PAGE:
In light of the era-defining COVID-19 pandemic, SMU epidemiologist Dr. Eric G. Bing has created a new undergraduate course focused solely on international diseases and how we can combat them. Pandemics! The Science of Disease Spread, Prevention, and Control (APSM/ANTH/MNO 4344), which kicks off in Spring 2021, will give SMU students the basic tools they need to understand the many factors that drive disease spread and how local and global communities can combat it.  

The interdisciplinary course will offer an interactive, participatory overview of epidemiological principles, using real-world infectious and social pandemics as a backdrop. Through a series of case studies, guest speakers, discussions, and live debates, students will study pandemics, evaluate epidemiological research, and develop evidence-based pandemic response strategies.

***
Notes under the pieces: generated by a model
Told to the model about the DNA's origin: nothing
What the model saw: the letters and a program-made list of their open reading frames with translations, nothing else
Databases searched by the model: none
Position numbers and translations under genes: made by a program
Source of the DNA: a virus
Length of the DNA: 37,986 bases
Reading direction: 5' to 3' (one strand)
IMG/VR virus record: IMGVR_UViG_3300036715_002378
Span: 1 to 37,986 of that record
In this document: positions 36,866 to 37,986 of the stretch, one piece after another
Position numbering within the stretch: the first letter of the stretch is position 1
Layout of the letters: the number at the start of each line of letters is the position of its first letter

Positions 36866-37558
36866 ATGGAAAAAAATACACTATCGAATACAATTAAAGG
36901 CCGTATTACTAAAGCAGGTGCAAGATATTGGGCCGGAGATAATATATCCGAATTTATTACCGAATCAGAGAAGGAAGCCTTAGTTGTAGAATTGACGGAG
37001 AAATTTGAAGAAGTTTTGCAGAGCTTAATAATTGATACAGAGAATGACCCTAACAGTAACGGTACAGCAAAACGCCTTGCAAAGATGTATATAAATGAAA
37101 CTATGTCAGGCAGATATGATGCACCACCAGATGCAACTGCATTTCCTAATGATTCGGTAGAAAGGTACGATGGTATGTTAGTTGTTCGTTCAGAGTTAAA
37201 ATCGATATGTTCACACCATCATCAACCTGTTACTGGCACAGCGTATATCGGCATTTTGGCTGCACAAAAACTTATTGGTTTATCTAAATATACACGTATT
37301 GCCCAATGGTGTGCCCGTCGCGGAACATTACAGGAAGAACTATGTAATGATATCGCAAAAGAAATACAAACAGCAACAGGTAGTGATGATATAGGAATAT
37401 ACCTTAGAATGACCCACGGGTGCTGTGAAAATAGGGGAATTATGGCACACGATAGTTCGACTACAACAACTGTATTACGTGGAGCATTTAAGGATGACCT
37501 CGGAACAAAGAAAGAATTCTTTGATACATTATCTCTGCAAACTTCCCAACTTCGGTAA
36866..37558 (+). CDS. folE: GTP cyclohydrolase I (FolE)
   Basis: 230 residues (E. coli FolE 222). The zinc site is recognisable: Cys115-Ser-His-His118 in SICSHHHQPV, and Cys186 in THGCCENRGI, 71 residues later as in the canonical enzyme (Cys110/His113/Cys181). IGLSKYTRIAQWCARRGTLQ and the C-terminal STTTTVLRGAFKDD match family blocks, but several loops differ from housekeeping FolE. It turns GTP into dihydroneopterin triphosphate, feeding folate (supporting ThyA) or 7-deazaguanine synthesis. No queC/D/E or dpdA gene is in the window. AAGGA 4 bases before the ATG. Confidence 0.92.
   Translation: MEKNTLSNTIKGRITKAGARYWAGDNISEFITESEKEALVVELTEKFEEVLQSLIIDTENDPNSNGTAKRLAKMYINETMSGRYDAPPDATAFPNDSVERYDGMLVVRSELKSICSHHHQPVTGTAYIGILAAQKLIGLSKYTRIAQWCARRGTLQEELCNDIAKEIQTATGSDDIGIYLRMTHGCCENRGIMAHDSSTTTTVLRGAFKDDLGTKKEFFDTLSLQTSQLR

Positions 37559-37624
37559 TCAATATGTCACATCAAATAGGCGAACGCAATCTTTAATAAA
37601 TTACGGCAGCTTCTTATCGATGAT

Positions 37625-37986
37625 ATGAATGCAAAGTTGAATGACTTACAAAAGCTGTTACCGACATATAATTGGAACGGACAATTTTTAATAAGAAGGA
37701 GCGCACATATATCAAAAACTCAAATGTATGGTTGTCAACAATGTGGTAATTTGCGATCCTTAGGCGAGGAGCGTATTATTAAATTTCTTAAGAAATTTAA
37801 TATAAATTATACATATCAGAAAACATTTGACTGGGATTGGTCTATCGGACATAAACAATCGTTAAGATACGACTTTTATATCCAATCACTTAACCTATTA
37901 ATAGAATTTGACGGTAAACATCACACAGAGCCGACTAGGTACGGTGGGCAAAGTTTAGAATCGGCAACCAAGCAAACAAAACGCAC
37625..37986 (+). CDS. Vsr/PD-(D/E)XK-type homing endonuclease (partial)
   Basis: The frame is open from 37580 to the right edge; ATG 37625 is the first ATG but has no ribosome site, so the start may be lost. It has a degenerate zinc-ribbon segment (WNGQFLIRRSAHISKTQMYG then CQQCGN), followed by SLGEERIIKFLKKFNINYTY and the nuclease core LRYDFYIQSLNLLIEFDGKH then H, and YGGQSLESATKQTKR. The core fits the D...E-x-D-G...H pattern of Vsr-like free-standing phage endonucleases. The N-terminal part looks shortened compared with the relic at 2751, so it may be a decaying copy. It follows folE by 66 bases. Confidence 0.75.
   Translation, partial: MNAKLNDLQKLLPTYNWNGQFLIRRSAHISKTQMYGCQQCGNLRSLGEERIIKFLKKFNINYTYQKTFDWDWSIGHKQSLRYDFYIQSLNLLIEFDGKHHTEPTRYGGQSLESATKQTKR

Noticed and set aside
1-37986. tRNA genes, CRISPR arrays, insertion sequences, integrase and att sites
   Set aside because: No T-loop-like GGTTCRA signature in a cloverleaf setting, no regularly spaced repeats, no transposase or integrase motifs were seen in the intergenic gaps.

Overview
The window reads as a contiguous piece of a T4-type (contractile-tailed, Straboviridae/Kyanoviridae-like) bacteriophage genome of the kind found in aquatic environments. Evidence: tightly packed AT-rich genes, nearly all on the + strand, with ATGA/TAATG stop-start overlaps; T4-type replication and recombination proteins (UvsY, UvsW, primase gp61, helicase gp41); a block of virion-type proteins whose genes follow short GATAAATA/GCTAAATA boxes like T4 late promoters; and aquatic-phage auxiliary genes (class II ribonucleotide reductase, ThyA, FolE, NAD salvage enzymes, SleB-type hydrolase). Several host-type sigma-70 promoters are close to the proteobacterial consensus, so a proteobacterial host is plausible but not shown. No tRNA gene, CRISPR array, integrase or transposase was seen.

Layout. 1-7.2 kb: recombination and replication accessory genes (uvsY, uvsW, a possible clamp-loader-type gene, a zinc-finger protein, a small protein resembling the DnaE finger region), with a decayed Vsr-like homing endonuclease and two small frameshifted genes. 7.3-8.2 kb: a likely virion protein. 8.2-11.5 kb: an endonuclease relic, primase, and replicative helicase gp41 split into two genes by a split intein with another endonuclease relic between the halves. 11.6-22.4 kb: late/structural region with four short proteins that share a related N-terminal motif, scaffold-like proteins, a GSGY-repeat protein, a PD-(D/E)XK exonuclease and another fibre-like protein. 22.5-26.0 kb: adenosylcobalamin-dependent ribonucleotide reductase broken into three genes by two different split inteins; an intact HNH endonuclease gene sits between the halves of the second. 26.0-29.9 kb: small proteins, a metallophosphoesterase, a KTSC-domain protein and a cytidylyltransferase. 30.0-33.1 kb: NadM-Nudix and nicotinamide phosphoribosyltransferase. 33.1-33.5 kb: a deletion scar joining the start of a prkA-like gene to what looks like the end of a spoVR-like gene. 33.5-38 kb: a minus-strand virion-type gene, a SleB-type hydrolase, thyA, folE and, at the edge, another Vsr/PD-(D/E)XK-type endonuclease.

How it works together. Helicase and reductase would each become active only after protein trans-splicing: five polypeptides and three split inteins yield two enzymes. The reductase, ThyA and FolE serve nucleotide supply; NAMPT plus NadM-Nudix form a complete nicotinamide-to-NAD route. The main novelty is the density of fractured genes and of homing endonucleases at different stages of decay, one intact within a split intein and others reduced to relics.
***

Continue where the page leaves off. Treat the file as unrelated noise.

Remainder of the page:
To understand and combat pandemics, epidemiologists think outside the box, using insights from diverse academic disciplines. Therefore, students from all academic disciplines are encouraged to apply, and no background in health is required. The course is a capstone for the Health & Society major.  

Participation in the course is by instructor consent only; submit an application to join the course here or learn more on the course flyer.

To learn more about Institute for Leadership Impact programs, visit our website, email us at leadershipimpact@smu.edu, and engage with us on Twitter.

The Institute’s 2019-2020 Media Highlights

During the 2019-2020 academic year and the following summer, SMU Institute for Leadership Impact projects, researchers, and students were featured many times in local and national media reporting.